Sunday, May 24, 2009

Way of the Willow

This post was inspired by my recent thoughts about trees. There's a saying in my family which I doubt that anyone outside the family knows about.

Every now and then, you'll hear someone in the family say, "It's went the way of the willow" or in vernacular, "It's went the way of the willer". Now most of you have some clue to what that means, but not where it comes from. I'm sure you've caught on to the meaning, that whatever it was is not around anymore - it's gone the way of the willer.

Well, here's the story: When I was about 11 or 12 years old, my family was living in Monkeytown, right up that holler road that's pictured on the sidebar here. Our house was on the same side of the crick as Granny's, where she lived with her youngest son - our great-uncle Dagwood. Between our two houses stood a giant old weeping willow tree, that was planted next to the old spring. The spring had by this time gone out of use, but the water from it still seeped up out of the ground all the time and the willow tree of course loved it. It was a huge old tree - not as big as the white oak in my picture, but it was at least forty feet tall, with weeping branches that dragged the ground in the summer. It was one of the most beautiful trees I'd ever seen - and weeping willows are one of my favorite trees.

Well, anyway, one summer I remember reading in my bedroom during an evening rainstorm. For a while we were on the porches talking and watching it rain, but the thunder and lightning kicked in and we ran inside. I remember Granny had been sitting on her porch too - the yard between our houses was only about a hundred feet or so, with the willow in the middle over the old spring.

Well as I was reading, there was a huge crash, the power went out, and everyone was yelling and running - the old willow had fallen.

A gust of wind had caught it's upper branches, and the soggy ground had given way. It fell straight down between the houses, missing them both. Of course it clipped the power lines in half, and it took a while before power came back to the holler.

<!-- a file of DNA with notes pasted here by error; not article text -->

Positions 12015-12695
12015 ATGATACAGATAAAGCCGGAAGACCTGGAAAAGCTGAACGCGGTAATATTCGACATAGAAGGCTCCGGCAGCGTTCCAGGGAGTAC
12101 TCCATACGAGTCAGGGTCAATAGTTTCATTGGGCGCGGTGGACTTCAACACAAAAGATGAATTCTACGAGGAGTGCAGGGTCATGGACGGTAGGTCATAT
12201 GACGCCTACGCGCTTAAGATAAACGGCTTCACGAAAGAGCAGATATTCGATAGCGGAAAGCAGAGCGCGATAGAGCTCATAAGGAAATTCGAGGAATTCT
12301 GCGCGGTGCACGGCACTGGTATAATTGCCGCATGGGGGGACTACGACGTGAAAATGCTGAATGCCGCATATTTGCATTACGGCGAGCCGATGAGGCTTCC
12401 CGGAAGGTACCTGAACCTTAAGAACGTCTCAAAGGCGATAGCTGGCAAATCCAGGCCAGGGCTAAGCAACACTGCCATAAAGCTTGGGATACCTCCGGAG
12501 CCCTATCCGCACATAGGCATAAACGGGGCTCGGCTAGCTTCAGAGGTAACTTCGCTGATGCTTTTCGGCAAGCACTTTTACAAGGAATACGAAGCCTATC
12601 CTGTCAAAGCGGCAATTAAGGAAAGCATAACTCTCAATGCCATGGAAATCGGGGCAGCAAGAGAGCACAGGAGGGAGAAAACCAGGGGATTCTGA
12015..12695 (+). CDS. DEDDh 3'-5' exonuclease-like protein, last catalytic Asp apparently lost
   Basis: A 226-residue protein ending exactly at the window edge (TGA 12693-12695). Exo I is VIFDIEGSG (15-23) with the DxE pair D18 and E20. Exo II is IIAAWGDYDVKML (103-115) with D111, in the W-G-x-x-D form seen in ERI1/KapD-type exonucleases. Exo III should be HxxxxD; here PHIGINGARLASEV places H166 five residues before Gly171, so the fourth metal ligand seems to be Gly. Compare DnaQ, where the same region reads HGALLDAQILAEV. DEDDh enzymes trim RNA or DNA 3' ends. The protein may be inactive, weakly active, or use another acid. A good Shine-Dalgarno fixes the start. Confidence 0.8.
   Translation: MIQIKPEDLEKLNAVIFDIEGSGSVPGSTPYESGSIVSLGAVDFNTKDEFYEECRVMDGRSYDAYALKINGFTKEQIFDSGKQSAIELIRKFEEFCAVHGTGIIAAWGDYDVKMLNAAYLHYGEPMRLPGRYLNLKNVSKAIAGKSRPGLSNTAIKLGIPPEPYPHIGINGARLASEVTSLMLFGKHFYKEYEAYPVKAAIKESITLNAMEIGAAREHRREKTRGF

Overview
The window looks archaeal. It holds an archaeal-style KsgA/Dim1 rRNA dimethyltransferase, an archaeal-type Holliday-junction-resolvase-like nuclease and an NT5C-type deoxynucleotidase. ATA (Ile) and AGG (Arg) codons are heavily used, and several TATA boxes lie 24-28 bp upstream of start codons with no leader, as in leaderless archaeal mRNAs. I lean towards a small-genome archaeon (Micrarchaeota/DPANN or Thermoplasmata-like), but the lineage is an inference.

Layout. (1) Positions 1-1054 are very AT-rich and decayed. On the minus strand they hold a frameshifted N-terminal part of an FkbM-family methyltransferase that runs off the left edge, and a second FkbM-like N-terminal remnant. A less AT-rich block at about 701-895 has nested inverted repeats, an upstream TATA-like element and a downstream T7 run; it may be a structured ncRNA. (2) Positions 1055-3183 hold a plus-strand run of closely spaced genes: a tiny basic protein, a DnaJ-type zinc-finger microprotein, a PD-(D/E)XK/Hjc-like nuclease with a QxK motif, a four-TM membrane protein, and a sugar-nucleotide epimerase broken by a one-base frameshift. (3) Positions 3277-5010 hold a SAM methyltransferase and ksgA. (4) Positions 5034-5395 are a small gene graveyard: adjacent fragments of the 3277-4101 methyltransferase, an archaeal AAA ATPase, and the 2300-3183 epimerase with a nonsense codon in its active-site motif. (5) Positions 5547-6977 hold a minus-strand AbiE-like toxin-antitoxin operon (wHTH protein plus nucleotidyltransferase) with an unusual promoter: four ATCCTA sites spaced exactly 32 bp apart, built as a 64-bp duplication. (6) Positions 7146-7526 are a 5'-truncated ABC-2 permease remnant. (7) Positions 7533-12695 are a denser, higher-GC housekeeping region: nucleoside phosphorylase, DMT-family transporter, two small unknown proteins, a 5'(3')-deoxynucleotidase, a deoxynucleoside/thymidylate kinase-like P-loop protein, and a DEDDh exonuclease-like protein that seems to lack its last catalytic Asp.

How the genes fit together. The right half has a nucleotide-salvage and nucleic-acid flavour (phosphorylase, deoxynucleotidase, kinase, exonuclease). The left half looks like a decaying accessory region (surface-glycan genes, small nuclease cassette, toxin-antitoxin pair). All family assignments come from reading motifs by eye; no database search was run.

It didn't matter really, because we were all mourning the loss of the willow. It was like losing a family member - someone who had always been there, standing guard over us all.

A surprise was beneath the willow, however. When it fell, the tree revealed a giant stone - so large that Granny said it was the base of the mountain and could never be moved. That proved true a few years later when we flattened out part of the yard with a bulldozer - and two dozers, one on each side of the rock, couldn't get it to budge. So my mother named the rock "Old Abe" after Abe Lincoln - since it was so steady and hardheaded.

So the willow is gone now, but Abe is still there, holding up the mountain. Years later, my family replanted a weeping willow in the same place as the other one. It was done not only to replace the missing tree, but to deal with some rather unruly "neighbors". That's another story altogether. Here is the replacement tree, and Old Abe. There's a rail fence there now, too.

Now you'll know, if you hear one of my family say "It's gone the way of the willer", the story behind it. Of course, like all sayings there are now other versions. "It's gone the way of the wizard" - as in the Wizard of Oz, and "the way of the weasel", which is my brother's favorite. His hobbies include studying ferrets and weasels - the mustelid family.